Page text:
The Gulf Co-operation Council has made a preliminary free trade agreement with Pakistan, the six-country bloc comprising Bahrain, Kuwait, Oman, Qatar, Saudi Arabia and the UAE announced late Thursday.
The preliminary deal was signed by GCC Secretary General Jasem Al Budaiwi and Pakistan’s Trade Minister Gohar Ejaz at the headquarters of the General Secretariat in Riyadh. There will be an internal administrative and approval process before the final trade deal is signed and comes into effect.
In a statement during the signing ceremony, Al Budaiwi called the deal “a historic economic agreement” that represented “a turning point in co-operation.”
The GCC added in another statement: “GCC countries are moving forward with the file of free trade negotiations with other countries, aiming to open and enhance the prospects for trade and economic cooperation for the Council member states regionally and internationally.”
Pakistan’s Commerce Ministry noted that once signed, it is likely to be the first free trade agreement by the GCC with any country since 2009, when it signed a pact with the European Free Trade Association, comprising Iceland, Liechtenstein, Norway and Switzerland. The GCC has one other FTA, with Singapore, and is in the process of negotiating more with Britain and several other countries.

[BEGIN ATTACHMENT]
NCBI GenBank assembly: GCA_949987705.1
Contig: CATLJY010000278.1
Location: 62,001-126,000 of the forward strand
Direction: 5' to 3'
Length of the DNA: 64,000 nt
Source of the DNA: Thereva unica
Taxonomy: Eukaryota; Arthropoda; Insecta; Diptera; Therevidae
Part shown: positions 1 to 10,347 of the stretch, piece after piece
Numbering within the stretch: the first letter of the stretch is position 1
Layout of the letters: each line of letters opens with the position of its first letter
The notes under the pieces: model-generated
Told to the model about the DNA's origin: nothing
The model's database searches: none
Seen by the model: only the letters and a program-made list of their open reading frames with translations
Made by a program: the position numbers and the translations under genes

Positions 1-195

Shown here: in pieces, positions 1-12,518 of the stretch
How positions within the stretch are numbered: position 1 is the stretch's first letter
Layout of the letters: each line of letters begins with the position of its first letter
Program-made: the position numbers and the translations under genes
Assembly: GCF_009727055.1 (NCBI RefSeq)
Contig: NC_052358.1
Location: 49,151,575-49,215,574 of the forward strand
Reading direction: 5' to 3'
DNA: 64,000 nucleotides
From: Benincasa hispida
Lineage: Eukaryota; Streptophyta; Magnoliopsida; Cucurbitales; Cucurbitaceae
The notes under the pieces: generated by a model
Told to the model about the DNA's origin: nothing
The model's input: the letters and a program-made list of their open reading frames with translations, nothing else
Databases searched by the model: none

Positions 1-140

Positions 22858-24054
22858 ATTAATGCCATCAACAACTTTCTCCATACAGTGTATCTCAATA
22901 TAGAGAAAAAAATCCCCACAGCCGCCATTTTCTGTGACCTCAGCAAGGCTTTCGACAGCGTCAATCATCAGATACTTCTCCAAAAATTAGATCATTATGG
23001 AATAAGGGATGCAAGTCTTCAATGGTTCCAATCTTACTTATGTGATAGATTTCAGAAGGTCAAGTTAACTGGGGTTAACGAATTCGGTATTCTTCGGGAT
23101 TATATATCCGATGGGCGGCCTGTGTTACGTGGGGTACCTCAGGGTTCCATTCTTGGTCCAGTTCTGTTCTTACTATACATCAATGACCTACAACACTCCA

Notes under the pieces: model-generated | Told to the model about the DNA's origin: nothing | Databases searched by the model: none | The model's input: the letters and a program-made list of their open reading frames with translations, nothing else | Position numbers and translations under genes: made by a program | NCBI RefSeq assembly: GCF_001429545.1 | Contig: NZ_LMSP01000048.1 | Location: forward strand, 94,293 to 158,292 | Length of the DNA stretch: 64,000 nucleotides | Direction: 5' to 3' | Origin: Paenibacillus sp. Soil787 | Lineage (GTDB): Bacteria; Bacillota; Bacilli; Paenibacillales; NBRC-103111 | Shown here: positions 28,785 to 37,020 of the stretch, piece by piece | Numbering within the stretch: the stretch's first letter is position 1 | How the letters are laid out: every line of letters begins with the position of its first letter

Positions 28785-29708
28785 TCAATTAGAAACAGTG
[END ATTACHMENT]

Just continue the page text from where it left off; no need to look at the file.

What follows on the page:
Last year, GCC and Pakistani officials held technical talks about the possibility of a trade agreement that would help Pakistan increase its exports to the bloc. In March this year, Pakistani diplomats met with GCC counterparts in Riyadh to discuss the agreement and last week the South Asian country’s Foreign Minister Jalil Abbas Jilani met with Budaiwi, with the senior officials calling for the “early conclusion” of a deal.
In June, Pakistan established a Special Investment Facilitation Council to spur foreign direct investment in the country, particularly from Gulf nations. The council identified agriculture, defence production, energy, information technology and mining as the five sectors it would prioritise as the country looks to recover from an economic crisis and wide trade deficit.
Jilani told reporters that the council was courting interest from Middle Eastern countries.
“There are a lot of MoUs and agreements which are in the works, and we are expecting delegations from respective GCC countries very soon,” he said, adding that agreements will mostly concern joint ventures in the five priority sectors.
In July, the International Monetary Fund approved a $3 billion standby loan for Pakistan. The fund said the arrangement came at a challenging juncture for the country, which is in economic difficulties because of “an external environment, devastating floods, and policy missteps.” The turmoil has led to deep fiscal and external deficits, rising inflation and eroded reserves.